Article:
POT HEAD: What? Okay, yeah, sure. (lying on couch) Whoa, dude, the room is like friggin’ spinning, man. (reaching out to the ceiling) Whoa, man.
THERAPIST: The room isn’t spinning.
POT HEAD: What? Oh, s***, I forgot, I took that Chilean blend last night. The purest weed, fed on mountain-
THERAPIST: You just said that.
POT HEAD: Just said what?
THERAPIST: Never mind. Anyway, why are you here?
POT HEAD: Dude, you don’t have to be so confrontational about it. I mean, geez. Okay- I’m here because I have an addiction.
THERAPIST: Oh- that’s easily taken care of, (muttering) I probably should have seen it coming. (back to POT HEAD) Here’s the card of a great addiction therapist who specializes in-
POT HEAD: Whoa, whoa, whoa, whoa, whoa. Dude, I don’t care that I have an addiction. Dude, I friggin’ love it, man! You never know what’s going to happen next. It’s kind of like a dream, only it’s like, everything’s real, man.
THERAPIST: So...if you don’t care about your addiction, why are you here?
POT HEAD: Okay, so I like heard about all this drug violence down in Mexico, right? There’s like, thousands of people getting murdered over pot.
POT HEAD: No, thanks. But, like, all these gangs- they’re all like, running the place, you know? They, like, own the place. And here I am, thinking, like, where’d my pot come from, you know? Like, my guy says it’s from South America, where they grow it in fields and all, and he says it’s organic, but- and I say this with, like, all due respect- how do I know? I mean, I love my guy, and he’s awesome, but like- (furtively, like an insult) he’s a drug dealer, you know? Like, it’s a tough world. And I, like, totally get it if he had to lie a little to sell some extra pot. So I’m thinking, what if I’m responsible for all that crap going on in Mexico? What if my pot isn’t from Columbia, and it’s, like, from some Jose growing it for the mob? So I’m thinking, I’m like an indirect murderer. And that kind of freaked me out.
THERAPIST: Why don’t you just stop doing pot?
POT HEAD, excited: Oooh, I read about this! It’s like, um, what is it- Mental addiction.
THERAPIST: Wait- you know you’re mentally addicted to pot, but aren’t going to try and break that?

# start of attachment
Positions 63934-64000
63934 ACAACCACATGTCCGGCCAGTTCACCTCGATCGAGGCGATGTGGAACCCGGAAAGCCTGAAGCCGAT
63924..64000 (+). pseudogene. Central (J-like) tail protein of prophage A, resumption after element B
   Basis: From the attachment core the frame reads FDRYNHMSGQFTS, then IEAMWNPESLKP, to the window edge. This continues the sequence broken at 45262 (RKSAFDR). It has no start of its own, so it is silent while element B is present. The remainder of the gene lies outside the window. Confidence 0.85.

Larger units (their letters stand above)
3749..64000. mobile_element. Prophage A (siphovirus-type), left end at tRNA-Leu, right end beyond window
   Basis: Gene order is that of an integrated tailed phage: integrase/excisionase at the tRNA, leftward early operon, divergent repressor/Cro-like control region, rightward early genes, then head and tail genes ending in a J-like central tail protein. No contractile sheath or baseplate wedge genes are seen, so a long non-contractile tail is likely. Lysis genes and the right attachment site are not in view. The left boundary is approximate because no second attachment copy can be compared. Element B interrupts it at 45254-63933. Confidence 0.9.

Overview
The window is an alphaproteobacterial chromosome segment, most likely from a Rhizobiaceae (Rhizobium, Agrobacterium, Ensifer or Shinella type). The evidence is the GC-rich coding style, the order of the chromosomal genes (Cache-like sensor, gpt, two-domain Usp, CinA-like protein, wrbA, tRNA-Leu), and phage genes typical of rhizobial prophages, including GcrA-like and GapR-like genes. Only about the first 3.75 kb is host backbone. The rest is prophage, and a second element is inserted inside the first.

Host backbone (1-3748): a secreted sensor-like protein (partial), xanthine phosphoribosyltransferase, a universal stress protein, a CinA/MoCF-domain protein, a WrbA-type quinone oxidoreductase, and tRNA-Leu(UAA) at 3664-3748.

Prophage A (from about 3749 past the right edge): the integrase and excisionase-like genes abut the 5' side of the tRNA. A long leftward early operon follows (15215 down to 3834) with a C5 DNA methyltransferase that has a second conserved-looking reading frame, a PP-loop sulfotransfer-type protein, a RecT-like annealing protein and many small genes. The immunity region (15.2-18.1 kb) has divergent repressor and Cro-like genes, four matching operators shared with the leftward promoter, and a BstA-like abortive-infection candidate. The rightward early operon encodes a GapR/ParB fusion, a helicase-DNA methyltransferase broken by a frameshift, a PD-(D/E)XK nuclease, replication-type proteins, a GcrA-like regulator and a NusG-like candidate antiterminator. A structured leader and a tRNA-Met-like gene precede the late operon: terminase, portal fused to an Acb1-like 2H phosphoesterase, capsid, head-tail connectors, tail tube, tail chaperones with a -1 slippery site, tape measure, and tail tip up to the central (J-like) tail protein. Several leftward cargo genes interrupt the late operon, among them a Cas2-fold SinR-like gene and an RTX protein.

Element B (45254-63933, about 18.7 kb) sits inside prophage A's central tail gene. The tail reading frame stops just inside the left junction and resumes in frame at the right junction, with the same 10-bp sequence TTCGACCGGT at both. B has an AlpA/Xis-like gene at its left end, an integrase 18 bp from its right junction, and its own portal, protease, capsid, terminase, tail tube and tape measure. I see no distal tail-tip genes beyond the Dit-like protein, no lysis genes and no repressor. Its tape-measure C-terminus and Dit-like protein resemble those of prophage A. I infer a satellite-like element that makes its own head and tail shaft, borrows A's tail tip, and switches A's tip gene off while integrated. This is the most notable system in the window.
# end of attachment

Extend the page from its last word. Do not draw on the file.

POT HEAD: I know, I’m crazy- but you know, after getting into Harvard, I kinda thought- here’s all these people, right? And they’re all trying to stay healthy, and eat organic, and exercise and crap- but in the end, they’re alive, but they’ve got ALS, they’ve got Lou Gehrig’s, they’ve got Alzheimer’s and cancer and arthritis- so I’m thinking, where’s the pay-off? You all say you’re going to live so much longer than me, but you’re all going to go through hell at the end. So I figured, screw it, man. I’d rather have some fun and die young, rather than have this awful, painful, hellish life and die without knowing what’s going on, you know?
THERAPIST: You got into Harvard?
POT HEAD: Yeah man. Top of my class, scholarship, the works. I wasn’t even into pot until like that summer. So, I figured out which way would be better. I thought a lot about whether I should go through college, go to graduate school, become a famous whatever, and be miserable- or if I should just take drugs every day, live a crazy awesome life, then die young and happy. And I chose the short and morally irresponsible route. Because, you know, a drug overdose is painless, but Alzheimer’s is hellish, man. Oh, and FYI, I think we’re overtime.
THERAPIST: Oh, yeah, thanks for that, yeah-
POT HEAD: Alright, well, see you.
THERAPIST, reflectively: A drug overdose is painless, but Alzheimer’s is hellish...
(The next patient is the EVERYMAN, who is a normal person. He has recently been laid off, but does not feel it is anyone’s fault, per se. He doesn’t really know what it is he wants, but does know that he has certain issues, and so is in therapy. He is a little nervous, a tad neurotic, but the goal is for the audience to see themselves in him.)
THERAPIST, still reeling from interaction with POT HEAD: Hi, yeah, just...sit down over there.
EVERYMAN, concerned about the THERAPIST: okay?
THERAPIST: Yeah, yeah- I just...never mind. So, what do you want to discuss?
EVERYMAN: Well, I’ve just been laid off, so...
THERAPIST, relieved by normalcy of these problems: Oh, yeah, sure, go ahead.
EVERYMAN: And I’ve been feeling pretty bad about it and myself so I decided to go to therapy.
THERAPIST: Okay, alright. So, tell me how you got laid off.
EVERYMAN: Well, I was working a desk job at a large company, and I just got the pink slip. I didn’t even do anything wrong or anything- I was just fired. And that kind of started me thinking.
THERAPIST: Thinking about what?